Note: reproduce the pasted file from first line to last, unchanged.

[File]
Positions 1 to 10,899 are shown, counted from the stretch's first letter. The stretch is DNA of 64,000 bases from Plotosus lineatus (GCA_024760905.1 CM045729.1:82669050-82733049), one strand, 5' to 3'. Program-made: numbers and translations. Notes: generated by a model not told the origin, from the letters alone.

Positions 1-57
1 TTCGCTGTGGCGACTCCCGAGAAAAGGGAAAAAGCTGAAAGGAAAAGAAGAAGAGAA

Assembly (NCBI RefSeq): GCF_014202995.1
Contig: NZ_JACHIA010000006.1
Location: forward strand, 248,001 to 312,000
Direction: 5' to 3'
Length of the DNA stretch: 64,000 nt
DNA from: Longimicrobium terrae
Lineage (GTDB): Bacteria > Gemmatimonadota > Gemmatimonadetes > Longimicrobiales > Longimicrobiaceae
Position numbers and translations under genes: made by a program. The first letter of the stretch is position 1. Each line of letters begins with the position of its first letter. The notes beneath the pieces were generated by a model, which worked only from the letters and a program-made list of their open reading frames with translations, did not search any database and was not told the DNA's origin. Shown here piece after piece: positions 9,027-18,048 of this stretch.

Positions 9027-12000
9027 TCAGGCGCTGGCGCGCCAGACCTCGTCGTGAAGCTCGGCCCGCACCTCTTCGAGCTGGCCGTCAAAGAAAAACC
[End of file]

Positions 1 to 10,899 are shown, counted from the stretch's first letter. The stretch is DNA of 64,000 bases from Plotosus lineatus (GCA_024760905.1 CM045729.1:82669050-82733049), one strand, 5' to 3'. Program-made: numbers and translations. Notes: generated by a model not told the origin, from the letters alone.

Positions 1-57
1 TTCGCTGTGGCGACTCCCGAGAAAAGGGAAAAAGCTGAAAGGAAAAGAAGAAGAGAA

Assembly (NCBI RefSeq): GCF_014202995.1
Contig: NZ_JACHIA010000006.1
Location: forward strand, 248,001 to 312,000
Direction: 5' to 3'
Length of the DNA stretch: 64,000 nt
DNA from: Longimicrobium terrae
Lineage (GTDB): Bacteria > Gemmatimonadota > Gemmatimonadetes > Longimicrobiales > Longimicrobiaceae
Position numbers and translations under genes: made by a program. The first letter of the stretch is position 1. Each line of letters begins with the position of its first letter. The notes beneath the pieces were generated by a model, which worked only from the letters and a program-made list of their open reading frames with translations, did not search any database and was not told the DNA's origin. Shown here piece after piece: positions 9,027-18,048 of this stretch.

Positions 9027-12000
9027 TCAGGCGCTGGCGCGCCAGACCTCGTCGTGAAGCTCGGCCCGCACCTCTTCGAGCTGGCCGTCAAAGAAAAACC